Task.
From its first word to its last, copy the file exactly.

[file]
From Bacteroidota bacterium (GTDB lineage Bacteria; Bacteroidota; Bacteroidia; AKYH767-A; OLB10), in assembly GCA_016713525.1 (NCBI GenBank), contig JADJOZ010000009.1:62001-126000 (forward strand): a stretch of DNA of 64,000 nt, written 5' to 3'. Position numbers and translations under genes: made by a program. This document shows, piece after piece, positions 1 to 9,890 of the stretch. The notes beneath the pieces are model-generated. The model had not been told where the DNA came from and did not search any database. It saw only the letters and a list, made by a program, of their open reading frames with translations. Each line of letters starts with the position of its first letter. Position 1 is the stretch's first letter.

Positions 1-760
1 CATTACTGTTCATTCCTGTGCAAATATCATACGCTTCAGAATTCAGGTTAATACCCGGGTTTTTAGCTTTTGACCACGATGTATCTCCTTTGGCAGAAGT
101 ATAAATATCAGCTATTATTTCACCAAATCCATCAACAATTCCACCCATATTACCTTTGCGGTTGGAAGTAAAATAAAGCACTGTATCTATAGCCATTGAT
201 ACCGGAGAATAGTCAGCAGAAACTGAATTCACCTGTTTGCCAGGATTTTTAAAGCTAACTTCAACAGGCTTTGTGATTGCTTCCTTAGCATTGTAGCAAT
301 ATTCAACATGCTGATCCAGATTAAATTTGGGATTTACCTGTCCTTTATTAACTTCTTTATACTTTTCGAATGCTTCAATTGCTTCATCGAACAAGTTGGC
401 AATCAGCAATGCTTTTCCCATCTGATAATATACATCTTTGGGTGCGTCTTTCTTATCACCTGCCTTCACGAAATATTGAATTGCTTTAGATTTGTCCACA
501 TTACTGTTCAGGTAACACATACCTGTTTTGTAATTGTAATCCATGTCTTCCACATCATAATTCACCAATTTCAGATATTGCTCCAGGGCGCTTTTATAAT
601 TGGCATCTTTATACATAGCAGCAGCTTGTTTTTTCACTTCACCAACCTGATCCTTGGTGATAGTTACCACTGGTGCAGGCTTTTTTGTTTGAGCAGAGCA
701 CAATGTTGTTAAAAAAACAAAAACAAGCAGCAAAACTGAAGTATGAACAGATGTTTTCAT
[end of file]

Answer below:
From Bacteroidota bacterium (GTDB lineage Bacteria; Bacteroidota; Bacteroidia; AKYH767-A; OLB10), in assembly GCA_016713525.1 (NCBI GenBank), contig JADJOZ010000009.1:62001-126000 (forward strand): a stretch of DNA of 64,000 nt, written 5' to 3'. Position numbers and translations under genes: made by a program. This document shows, piece after piece, positions 1 to 9,890 of the stretch. The notes beneath the pieces are model-generated. The model had not been told where the DNA came from and did not search any database. It saw only the letters and a list, made by a program, of their open reading frames with translations. Each line of letters starts with the position of its first letter. Position 1 is the stretch's first letter.

Positions 1-760
1 CATTACTGTTCATTCCTGTGCAAATATCATACGCTTCAGAATTCAGGTTAATACCCGGGTTTTTAGCTTTTGACCACGATGTATCTCCTTTGGCAGAAGT
101 ATAAATATCAGCTATTATTTCACCAAATCCATCAACAATTCCACCCATATTACCTTTGCGGTTGGAAGTAAAATAAAGCACTGTATCTATAGCCATTGAT
201 ACCGGAGAATAGTCAGCAGAAACTGAATTCACCTGTTTGCCAGGATTTTTAAAGCTAACTTCAACAGGCTTTGTGATTGCTTCCTTAGCATTGTAGCAAT
301 ATTCAACATGCTGATCCAGATTAAATTTGGGATTTACCTGTCCTTTATTAACTTCTTTATACTTTTCGAATGCTTCAATTGCTTCATCGAACAAGTTGGC
401 AATCAGCAATGCTTTTCCCATCTGATAATATACATCTTTGGGTGCGTCTTTCTTATCACCTGCCTTCACGAAATATTGAATTGCTTTAGATTTGTCCACA
501 TTACTGTTCAGGTAACACATACCTGTTTTGTAATTGTAATCCATGTCTTCCACATCATAATTCACCAATTTCAGATATTGCTCCAGGGCGCTTTTATAAT
601 TGGCATCTTTATACATAGCAGCAGCTTGTTTTTTCACTTCACCAACCTGATCCTTGGTGATAGTTACCACTGGTGCAGGCTTTTTTGTTTGAGCAGAGCA
701 CAATGTTGTTAAAAAAACAAAAACAAGCAGCAAAACTGAAGTATGAACAGATGTTTTCAT